Image: @boetter (Flickr)

In a previous post (Brainstorming for Introverts, Part 1) I talked about the limitations of traditional group brainstorming, which has been shown to be less efficient in gathering ideas than having participants work individually. According to Susan Cain, author of Quiet: The Power of Introverts in a World That Won’t Stop Talking, there are at least three problems with traditional brainstorming: “social loafing” (participants can let someone else carry the load), “production blocking” (only one participant talks at a time), and “evaluation apprehension” (participants don’t want to look dumb). In the earlier post I described a couple of processes that can be used with groups meeting face-to-face to allow all participants to generate ideas simultaneously and share them anonymously.

Now I’d like to propose two more process improvements that move beyond the face-to-face brainstorming session.

First, try online brainstorming. There are software tools that can be used for synchronous (everyone online at the same time) or asynchronous (work when it’s convenient for you) online idea generation, clustering, and prioritizing. In fact, there are online tools for pretty much anything you could do with a group in a room using flipcharts and sticky notes. At Foresight Alliance we’ve done online brainstorming both internally and with clients. Online brainstorming allows simultaneous generation and recording of ideas by all participants and it can provide complete anonymity to participants.

Second, consider processes that combine asynchronous and synchronous work—whether face-to-face or online. We often use such processes among the partners at Foresight Alliance. (We have the “advantage” that we are located in several cities on two continents, so face-to-face brainstorming is seldom an option.) For example, suppose we’ve gathered important trends for a client and we want to generate implications for the client’s organization. We might share the trend inventory with all of the partners and ask each person to come up with three to five key implications. One of us merges everyone’s implications into a single list that is circulated back to the partners (asynchronous process). Then we meet online using conference calling and screen sharing software. We review the merged list, combine similar items, add new implications that occur to us, and create a final list (synchronous process). Then one of us drops the list into a spreadsheet and distributes it for rating and ranking. The person who created the spreadsheet collates and summarizes the results (asynchronous). We may meet again online to discuss the top-rated items and reach final agreement (synchronous). This process allows us to work independently to generate and evaluate ideas, but also provides time for us to discuss them together, build off one another’s work, and reach consensus, while building team collaboration skills.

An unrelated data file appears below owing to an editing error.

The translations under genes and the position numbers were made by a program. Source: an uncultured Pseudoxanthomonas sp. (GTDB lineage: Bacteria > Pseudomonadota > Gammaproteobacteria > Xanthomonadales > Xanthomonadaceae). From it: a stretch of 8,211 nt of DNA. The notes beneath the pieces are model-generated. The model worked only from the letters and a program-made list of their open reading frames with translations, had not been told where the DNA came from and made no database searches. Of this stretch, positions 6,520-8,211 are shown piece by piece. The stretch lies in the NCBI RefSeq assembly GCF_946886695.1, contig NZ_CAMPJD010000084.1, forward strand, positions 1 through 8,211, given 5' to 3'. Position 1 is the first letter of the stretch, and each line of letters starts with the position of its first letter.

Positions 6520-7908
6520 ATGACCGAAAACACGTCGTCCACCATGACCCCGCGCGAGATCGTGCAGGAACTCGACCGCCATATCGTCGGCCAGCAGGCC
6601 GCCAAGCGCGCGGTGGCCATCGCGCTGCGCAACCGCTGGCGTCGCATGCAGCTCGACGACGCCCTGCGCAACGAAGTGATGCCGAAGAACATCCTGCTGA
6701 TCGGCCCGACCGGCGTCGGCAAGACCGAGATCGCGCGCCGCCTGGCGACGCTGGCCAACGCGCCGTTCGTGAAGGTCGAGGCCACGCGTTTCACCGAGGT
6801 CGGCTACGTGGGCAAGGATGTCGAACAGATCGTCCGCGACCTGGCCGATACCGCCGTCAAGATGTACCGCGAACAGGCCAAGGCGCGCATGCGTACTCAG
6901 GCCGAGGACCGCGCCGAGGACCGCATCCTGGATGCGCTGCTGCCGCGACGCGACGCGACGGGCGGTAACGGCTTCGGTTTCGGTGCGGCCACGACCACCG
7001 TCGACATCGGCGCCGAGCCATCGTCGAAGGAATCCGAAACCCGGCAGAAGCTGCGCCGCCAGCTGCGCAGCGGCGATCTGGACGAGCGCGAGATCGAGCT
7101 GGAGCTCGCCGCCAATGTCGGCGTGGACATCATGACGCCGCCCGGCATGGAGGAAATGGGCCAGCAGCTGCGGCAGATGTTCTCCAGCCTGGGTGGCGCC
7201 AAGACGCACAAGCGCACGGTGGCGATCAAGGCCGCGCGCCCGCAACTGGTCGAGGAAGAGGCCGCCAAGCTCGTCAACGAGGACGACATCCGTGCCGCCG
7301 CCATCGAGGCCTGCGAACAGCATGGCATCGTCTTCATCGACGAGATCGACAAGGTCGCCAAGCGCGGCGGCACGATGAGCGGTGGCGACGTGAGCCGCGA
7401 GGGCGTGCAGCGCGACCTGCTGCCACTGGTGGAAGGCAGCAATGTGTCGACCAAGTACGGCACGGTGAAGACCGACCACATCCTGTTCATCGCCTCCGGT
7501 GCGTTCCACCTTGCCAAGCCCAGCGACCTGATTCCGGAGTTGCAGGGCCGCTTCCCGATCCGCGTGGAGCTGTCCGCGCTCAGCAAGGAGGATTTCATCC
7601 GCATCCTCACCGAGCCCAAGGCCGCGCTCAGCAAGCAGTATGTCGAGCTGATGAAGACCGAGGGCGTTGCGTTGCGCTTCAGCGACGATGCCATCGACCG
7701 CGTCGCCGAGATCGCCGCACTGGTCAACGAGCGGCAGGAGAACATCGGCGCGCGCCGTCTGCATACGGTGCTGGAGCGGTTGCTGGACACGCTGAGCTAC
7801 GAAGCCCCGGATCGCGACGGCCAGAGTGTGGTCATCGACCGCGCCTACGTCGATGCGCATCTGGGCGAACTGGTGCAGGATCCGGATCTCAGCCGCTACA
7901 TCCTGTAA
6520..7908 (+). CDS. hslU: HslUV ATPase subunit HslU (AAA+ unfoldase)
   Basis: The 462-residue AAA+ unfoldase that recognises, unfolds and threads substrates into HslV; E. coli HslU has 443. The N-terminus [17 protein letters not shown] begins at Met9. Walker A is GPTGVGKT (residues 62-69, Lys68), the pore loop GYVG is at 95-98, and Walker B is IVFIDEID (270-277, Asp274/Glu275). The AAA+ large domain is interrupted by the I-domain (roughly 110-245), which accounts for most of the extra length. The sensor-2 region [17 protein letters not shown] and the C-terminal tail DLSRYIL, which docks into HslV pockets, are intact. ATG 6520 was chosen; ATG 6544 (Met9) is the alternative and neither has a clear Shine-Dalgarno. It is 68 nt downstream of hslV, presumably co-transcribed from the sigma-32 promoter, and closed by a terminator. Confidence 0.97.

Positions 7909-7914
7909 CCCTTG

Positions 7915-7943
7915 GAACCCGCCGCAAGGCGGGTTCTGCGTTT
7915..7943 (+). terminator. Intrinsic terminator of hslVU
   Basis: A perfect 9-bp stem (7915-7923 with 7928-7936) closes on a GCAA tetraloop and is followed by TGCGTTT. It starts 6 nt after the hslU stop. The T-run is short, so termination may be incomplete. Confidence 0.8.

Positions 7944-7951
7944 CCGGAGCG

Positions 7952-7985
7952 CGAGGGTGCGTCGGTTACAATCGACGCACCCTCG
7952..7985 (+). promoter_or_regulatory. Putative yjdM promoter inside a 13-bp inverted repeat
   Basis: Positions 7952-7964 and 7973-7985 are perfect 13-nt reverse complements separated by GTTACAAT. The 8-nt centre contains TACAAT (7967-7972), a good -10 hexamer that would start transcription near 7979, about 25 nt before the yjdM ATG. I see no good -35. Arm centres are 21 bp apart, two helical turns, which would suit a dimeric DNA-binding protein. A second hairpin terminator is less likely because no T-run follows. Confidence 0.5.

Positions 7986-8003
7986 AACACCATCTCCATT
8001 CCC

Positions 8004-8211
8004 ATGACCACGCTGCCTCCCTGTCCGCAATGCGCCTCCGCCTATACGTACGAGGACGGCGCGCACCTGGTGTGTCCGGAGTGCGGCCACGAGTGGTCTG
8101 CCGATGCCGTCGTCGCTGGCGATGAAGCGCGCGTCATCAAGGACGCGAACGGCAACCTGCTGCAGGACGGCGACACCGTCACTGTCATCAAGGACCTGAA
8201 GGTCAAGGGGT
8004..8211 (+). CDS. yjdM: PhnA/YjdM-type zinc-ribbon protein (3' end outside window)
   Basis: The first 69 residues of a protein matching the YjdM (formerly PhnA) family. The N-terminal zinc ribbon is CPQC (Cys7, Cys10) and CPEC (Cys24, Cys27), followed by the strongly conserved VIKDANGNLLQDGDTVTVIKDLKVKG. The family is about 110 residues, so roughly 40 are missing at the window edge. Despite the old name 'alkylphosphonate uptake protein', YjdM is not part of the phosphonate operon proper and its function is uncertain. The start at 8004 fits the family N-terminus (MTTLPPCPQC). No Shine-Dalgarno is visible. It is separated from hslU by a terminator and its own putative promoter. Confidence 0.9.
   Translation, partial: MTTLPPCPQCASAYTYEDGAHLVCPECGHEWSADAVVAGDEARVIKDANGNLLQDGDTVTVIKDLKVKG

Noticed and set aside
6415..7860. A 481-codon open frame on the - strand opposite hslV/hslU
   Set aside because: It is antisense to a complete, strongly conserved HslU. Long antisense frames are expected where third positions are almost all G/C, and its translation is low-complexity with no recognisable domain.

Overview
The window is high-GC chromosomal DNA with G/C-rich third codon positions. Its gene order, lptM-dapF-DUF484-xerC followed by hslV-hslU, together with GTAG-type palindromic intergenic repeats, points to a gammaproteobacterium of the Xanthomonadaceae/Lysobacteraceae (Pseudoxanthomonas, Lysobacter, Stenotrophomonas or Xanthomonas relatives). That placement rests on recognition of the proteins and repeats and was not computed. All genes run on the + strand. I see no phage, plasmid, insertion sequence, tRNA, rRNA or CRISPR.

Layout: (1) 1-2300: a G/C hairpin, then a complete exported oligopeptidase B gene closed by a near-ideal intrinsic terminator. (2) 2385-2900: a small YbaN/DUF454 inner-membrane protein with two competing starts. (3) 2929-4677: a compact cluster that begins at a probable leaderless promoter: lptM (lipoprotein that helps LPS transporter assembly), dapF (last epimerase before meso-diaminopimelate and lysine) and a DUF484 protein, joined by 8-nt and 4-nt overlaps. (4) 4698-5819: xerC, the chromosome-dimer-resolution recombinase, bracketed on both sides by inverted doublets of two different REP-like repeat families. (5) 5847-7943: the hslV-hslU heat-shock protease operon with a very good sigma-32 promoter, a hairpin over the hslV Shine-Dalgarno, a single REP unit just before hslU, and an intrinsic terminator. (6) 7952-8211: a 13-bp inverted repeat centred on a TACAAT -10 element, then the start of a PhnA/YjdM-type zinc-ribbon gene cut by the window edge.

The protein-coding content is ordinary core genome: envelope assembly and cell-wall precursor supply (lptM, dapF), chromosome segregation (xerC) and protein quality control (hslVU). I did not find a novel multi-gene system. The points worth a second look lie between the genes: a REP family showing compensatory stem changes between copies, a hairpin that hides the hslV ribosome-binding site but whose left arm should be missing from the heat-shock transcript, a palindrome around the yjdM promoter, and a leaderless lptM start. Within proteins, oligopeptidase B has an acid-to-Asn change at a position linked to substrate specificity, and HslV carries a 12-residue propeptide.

At Foresight Alliance we’re always looking for ways to work more effectively, both internally and with our clients. We recognize that client teams, like our own team, include both introverts and extroverts. When you want to gather ideas from a group of people, the extrovert’s instinct will be to have a team meeting. The introvert’s instinct will be for each team member to find a quiet place to think. It appears that a combination of both approaches may be the way to go.

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